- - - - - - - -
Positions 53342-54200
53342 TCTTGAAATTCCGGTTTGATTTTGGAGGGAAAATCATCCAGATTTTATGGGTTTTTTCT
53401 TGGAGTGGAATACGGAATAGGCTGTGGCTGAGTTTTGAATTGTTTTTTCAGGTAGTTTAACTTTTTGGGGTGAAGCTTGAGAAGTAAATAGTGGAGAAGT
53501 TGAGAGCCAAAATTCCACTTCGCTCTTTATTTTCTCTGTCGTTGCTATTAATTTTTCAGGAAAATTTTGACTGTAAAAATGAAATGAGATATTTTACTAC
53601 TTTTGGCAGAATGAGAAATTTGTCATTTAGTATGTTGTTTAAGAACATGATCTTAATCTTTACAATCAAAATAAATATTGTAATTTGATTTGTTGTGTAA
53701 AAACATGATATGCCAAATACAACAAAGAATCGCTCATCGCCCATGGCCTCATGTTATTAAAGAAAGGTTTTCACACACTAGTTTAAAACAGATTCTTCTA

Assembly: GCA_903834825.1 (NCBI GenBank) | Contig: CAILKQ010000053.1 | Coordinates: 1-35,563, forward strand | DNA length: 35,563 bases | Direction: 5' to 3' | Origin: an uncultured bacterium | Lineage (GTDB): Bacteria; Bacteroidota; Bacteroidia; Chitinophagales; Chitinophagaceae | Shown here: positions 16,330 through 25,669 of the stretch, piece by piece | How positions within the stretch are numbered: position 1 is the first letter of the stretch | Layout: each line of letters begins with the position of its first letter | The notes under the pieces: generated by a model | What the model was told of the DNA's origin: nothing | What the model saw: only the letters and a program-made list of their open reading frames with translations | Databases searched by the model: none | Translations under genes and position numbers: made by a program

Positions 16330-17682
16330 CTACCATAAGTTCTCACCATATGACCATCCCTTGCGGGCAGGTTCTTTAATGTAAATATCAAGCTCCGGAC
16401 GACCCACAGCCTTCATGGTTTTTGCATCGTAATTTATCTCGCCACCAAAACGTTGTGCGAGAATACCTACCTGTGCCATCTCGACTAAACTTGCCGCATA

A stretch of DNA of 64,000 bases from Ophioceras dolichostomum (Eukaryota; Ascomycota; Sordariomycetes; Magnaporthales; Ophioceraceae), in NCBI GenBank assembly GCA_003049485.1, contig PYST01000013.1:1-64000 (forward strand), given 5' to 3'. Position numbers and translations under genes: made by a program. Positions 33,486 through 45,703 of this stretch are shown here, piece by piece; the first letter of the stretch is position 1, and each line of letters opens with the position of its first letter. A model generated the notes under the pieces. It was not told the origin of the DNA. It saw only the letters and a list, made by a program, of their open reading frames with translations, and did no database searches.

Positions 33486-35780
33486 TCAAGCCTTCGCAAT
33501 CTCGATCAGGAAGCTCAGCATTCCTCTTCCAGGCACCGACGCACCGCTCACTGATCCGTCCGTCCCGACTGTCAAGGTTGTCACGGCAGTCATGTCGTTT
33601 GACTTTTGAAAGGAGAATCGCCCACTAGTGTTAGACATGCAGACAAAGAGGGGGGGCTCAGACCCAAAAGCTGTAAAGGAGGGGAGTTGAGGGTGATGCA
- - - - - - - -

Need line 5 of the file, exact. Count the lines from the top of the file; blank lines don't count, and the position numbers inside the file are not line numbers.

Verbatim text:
53601 TTTTGGCAGAATGAGAAATTTGTCATTTAGTATGTTGTTTAAGAACATGATCTTAATCTTTACAATCAAAATAAATATTGTAATTTGATTTGTTGTGTAA